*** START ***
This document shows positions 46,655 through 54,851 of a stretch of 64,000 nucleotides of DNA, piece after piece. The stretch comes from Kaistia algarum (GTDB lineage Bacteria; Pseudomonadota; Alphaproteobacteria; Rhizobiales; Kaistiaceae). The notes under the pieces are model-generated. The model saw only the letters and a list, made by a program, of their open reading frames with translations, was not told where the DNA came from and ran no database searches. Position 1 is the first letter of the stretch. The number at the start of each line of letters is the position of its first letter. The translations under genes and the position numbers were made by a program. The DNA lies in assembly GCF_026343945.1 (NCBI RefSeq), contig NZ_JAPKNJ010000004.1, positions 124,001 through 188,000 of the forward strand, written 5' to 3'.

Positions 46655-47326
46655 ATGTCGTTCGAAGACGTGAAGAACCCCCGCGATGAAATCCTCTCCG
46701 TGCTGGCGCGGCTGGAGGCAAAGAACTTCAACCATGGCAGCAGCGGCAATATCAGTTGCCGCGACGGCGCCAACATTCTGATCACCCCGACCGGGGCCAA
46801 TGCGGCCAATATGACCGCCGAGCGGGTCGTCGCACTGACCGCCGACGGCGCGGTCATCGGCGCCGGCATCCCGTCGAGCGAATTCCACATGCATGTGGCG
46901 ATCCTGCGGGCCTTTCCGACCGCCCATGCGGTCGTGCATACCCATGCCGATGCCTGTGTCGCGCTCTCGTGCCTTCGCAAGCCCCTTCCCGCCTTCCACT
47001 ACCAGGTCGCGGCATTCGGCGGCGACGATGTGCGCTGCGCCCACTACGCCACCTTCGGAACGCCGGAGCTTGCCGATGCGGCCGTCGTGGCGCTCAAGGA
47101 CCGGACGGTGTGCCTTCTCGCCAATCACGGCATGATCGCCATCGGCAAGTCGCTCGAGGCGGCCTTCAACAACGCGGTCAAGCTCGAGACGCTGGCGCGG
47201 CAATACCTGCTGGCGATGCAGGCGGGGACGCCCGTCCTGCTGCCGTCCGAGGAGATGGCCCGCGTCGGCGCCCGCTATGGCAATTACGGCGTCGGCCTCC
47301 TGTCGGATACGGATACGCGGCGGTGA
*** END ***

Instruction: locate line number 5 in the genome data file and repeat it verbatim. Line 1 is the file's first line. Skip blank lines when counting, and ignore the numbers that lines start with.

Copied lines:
46801 TGCGGCCAATATGACCGCCGAGCGGGTCGTCGCACTGACCGCCGACGGCGCGGTCATCGGCGCCGGCATCCCGTCGAGCGAATTCCACATGCATGTGGCG